Victorian Class Analysis

2321 Words 10 Pages
It is true to suggest that the depiction of the working class changes from the sympathetic to the threatening during the Victorian period?

The differences between plebeians and bourgeois during the Victorian period progressed from condole the working class to threatened by them. Regardless of the sentimental portrayal to a sympathetic representation of the working class, that Charles Dickens has presented in his novels, the Victorians shared an anxiety of revolution in the middle and upper class affecting the plebeians and causing total chaos in the society. However one author, Elizabeth Gaskell, touches both issues in North and South, portraying empathy for the workers but also enabling a threat against the factory owner. There is a wide
…show more content…
Improvements in technology led to industrialism, that created a wealth rise of the middle class but a decrease in business practices. Simultaneously, scientific discoveries attacked the position of the Church through Charles Darwin’s theories about evolution, making the Victorian society question their previous beliefs and whether or not they originate from animals, such as monkeys. Even the poorest society found their life to be harder than before because the market favourited the factories over agriculture, forcing a large number of farmers to move to the city and seek jobs in a factory to prevent starvation. Altogether, the situation was overwhelming causing degeneration to the society and cities, mainly to the working class. For the middle and upper class, this meant optimism and beneficial but for many writers, it was an aspect that would change everything, an injustice to the working class. Focusing on this aspect, Dickens was a “rock star” (Rahn, 2011) when it comes to writing novels about the Victorian society during those changes. Thinking of change, one cannot not mention the little rights women had in the 19 Th. century, the way they fought to change it causing a significant number of feminists moves and writers sharing their views on the system and what should be done. A few of the names that one can recall counting are Christina Rossetti and the Bronte sisters. …show more content…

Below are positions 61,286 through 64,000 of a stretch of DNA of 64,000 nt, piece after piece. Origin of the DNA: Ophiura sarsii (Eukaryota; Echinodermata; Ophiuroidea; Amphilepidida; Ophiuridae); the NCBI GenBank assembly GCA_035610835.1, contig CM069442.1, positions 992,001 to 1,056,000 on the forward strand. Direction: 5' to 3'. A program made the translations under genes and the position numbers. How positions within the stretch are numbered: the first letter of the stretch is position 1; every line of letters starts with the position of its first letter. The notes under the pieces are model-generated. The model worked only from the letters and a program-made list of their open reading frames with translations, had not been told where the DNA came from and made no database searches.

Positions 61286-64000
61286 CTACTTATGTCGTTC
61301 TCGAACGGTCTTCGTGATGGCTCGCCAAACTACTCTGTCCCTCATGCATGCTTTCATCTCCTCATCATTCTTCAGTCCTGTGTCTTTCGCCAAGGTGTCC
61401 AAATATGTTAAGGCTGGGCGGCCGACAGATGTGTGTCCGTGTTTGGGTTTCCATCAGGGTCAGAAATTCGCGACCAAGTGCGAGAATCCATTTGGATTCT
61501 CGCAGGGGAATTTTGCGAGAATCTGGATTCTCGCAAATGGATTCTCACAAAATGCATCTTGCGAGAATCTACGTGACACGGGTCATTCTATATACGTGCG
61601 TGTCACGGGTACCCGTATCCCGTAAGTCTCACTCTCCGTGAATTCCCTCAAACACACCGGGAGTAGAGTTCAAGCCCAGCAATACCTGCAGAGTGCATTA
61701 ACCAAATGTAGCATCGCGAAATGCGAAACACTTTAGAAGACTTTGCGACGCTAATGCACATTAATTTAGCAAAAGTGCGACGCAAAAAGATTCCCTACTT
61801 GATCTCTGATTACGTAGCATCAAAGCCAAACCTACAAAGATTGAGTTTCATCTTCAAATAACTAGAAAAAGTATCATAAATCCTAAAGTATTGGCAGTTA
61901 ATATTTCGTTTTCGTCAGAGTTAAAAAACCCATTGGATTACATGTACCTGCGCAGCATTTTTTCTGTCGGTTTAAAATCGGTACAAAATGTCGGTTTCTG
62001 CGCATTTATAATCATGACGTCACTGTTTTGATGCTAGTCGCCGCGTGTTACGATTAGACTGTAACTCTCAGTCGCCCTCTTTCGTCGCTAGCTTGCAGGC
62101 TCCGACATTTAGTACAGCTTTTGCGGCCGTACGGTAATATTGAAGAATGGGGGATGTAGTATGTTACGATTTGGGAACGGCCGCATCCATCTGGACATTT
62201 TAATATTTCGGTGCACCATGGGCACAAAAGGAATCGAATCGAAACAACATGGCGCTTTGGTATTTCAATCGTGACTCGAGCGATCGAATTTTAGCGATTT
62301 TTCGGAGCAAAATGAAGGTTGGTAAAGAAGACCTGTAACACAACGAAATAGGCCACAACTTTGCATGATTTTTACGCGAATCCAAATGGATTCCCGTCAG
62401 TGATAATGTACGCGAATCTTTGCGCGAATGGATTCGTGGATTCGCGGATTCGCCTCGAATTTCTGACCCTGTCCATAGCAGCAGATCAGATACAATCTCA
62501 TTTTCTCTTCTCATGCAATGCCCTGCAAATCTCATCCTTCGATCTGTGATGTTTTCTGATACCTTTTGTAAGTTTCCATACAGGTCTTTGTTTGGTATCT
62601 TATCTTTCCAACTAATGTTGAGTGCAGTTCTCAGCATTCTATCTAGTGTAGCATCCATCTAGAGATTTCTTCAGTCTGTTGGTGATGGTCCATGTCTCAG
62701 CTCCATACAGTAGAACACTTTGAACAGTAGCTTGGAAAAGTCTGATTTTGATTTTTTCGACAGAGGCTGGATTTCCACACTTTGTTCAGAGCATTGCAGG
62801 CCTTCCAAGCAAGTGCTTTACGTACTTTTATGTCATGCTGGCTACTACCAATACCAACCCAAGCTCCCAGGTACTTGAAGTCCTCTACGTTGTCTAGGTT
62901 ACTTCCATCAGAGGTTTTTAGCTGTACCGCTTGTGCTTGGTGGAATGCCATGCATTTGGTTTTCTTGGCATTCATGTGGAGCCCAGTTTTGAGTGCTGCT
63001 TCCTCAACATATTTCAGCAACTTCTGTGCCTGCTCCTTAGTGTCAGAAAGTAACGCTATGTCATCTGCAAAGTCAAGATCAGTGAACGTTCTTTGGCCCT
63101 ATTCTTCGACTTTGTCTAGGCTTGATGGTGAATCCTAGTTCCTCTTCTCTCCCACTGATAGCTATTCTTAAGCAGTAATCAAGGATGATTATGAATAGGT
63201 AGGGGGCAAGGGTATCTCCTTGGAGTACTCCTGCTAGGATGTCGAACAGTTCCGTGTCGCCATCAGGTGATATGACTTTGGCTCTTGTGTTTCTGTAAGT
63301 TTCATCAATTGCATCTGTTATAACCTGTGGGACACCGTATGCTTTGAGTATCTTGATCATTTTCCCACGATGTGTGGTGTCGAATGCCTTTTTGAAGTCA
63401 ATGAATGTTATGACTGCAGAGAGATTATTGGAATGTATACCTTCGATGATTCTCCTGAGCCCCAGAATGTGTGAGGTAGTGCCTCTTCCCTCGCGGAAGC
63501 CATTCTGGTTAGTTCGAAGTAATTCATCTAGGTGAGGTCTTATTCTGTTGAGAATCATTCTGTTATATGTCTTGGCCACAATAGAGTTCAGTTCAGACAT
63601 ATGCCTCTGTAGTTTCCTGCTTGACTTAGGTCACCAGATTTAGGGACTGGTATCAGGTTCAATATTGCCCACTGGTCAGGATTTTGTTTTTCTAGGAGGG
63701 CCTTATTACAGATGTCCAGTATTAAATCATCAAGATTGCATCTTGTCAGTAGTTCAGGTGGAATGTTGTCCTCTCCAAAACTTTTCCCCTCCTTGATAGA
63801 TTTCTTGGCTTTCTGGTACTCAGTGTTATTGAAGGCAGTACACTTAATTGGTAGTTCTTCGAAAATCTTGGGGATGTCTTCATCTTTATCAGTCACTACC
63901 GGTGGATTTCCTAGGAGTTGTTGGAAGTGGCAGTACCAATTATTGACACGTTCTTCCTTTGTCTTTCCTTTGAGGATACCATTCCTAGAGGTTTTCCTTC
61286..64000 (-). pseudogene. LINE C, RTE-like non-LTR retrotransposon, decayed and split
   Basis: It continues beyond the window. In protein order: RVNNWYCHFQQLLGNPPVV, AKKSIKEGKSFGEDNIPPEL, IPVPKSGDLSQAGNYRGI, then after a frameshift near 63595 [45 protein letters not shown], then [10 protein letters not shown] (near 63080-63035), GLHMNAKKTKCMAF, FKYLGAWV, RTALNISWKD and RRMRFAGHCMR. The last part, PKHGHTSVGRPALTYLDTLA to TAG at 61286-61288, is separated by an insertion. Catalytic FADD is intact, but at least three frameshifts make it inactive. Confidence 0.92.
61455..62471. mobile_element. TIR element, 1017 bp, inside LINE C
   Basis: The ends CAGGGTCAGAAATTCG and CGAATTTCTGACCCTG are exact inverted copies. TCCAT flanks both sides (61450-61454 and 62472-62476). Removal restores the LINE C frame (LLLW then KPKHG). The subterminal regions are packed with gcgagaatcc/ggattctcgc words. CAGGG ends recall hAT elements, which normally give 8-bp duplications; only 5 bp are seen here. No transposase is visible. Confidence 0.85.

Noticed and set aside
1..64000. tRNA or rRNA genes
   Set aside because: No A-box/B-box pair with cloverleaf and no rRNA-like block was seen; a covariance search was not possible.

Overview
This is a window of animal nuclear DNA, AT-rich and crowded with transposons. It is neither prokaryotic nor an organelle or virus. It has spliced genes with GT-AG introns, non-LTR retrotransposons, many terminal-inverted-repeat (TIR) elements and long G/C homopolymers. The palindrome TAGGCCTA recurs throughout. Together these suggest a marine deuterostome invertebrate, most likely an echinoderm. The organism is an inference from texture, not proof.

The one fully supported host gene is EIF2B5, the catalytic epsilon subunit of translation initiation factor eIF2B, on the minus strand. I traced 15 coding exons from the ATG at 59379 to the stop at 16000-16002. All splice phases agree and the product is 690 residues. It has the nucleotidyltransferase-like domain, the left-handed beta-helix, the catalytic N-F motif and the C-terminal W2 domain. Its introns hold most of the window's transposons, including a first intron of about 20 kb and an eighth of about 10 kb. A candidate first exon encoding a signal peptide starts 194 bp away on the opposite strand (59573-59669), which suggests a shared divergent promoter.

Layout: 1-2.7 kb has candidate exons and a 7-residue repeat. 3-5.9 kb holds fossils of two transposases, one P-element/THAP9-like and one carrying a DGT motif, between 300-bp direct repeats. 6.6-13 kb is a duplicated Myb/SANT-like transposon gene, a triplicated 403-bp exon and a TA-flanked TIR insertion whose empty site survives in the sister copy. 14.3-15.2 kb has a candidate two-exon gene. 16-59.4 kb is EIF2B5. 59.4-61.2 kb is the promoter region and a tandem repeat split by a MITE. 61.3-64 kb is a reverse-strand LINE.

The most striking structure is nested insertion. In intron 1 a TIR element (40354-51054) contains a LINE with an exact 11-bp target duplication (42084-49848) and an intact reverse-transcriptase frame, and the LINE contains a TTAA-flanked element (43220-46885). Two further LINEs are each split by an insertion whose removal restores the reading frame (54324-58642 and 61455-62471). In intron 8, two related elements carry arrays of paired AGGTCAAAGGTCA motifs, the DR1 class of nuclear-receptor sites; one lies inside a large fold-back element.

century, in novels of Dickens, Bronte, Gaskell and Eliot will make possible the ‘entrance’ of the term gentleman in the Victorian fiction, in the second half of the 19 Th. century novel. The term gentleman suggests an impartial usage and that can be found in any man, no matter his social status. Agreeing with this statement is Samuel Smiles, that presents in The True Gentleman a key characteristic of a gentleman “a great heart is not denied even to the poorest” existing “under the hodden grey of the peasant as well as under the laced coat of the noble” (Smiles, 1859). This type of changes will become familiar in novels such as The Unclassed by George Gissing or Felix Holt by George Eliot. The novels in the second half of the 19 Th. century will also unveil the invisible working class woman, as a central character and the rewriting of the fallen women. As Johnson says in reference to Charles Dickens’s Hard Times, "The dead factory girl in heaven becomes the image through which all conflict--both domestic and political--will be magically resolved" (Johnson, 2001). As I have shown, the changes of the working class provide adequate accounts under consideration of sympathy and threat. The late Victorian period saw a significant change in education, plebeians rights and industrialisation. Particularly attention has been drawn upon the central role of the working class and an appearance of the labour

Related Documents